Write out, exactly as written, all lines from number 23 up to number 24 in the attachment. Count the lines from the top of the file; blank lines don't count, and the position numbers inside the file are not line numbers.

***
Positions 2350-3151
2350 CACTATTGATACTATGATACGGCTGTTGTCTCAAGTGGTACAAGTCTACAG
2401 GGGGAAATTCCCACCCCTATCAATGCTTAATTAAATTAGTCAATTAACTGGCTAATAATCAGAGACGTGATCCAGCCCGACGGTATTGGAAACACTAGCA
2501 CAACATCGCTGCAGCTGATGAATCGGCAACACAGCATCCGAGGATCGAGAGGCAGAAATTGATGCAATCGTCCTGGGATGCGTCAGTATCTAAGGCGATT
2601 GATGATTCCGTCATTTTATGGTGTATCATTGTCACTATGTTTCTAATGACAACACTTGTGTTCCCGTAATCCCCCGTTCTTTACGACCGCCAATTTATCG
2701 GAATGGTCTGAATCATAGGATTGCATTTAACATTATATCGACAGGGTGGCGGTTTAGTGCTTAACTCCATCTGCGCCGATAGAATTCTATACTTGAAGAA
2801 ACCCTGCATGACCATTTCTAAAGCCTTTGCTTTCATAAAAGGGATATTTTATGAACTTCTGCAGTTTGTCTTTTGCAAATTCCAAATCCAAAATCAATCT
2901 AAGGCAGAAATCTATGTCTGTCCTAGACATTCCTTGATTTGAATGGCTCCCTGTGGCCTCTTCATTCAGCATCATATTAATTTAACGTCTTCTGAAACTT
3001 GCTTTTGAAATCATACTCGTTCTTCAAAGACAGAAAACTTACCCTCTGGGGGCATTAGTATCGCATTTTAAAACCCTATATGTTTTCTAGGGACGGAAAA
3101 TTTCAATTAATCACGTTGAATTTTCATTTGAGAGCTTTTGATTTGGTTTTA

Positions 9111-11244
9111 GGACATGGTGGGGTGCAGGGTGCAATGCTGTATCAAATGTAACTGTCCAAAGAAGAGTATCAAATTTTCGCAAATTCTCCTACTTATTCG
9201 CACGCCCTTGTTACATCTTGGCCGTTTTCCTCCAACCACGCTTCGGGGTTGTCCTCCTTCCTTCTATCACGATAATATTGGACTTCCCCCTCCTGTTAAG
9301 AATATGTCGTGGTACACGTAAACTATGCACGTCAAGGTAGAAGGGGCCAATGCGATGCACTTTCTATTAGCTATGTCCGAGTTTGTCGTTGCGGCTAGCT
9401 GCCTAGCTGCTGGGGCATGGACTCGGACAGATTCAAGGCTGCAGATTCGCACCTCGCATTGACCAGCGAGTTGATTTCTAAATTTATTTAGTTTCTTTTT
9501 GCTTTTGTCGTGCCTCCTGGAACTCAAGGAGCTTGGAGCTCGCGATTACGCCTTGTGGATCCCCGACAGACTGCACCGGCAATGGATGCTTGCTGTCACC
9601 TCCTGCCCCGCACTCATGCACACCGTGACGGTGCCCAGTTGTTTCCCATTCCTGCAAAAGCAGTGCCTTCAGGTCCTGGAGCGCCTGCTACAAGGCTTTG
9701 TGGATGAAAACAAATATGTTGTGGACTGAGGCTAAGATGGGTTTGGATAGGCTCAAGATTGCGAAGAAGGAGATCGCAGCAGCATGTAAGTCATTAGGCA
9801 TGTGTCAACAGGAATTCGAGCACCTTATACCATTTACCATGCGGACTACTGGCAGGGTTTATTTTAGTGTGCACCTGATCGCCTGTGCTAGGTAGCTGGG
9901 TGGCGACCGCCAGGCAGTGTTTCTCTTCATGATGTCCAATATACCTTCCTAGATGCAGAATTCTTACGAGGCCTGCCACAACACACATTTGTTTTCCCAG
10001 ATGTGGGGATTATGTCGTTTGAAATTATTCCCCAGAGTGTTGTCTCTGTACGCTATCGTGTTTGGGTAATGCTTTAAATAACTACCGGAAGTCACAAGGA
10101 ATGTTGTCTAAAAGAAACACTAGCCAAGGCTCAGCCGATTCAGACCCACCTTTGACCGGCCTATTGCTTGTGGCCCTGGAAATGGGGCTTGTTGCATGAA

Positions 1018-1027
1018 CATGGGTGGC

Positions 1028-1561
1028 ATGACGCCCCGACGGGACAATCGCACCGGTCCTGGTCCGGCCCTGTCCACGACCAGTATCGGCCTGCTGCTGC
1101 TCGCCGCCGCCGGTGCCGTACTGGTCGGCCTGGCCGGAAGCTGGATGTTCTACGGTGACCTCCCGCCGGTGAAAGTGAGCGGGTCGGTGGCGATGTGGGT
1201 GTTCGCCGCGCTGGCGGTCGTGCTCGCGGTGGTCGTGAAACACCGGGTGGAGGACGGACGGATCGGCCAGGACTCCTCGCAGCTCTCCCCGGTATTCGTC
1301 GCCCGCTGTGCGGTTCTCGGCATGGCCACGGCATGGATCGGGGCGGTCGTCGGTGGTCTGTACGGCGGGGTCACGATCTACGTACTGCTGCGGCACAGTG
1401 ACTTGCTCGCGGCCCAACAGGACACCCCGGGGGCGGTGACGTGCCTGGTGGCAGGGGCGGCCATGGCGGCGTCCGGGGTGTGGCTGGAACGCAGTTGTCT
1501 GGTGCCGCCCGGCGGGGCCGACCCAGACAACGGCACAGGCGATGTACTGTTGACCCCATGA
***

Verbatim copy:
Positions 1018-1027
1018 CATGGGTGGC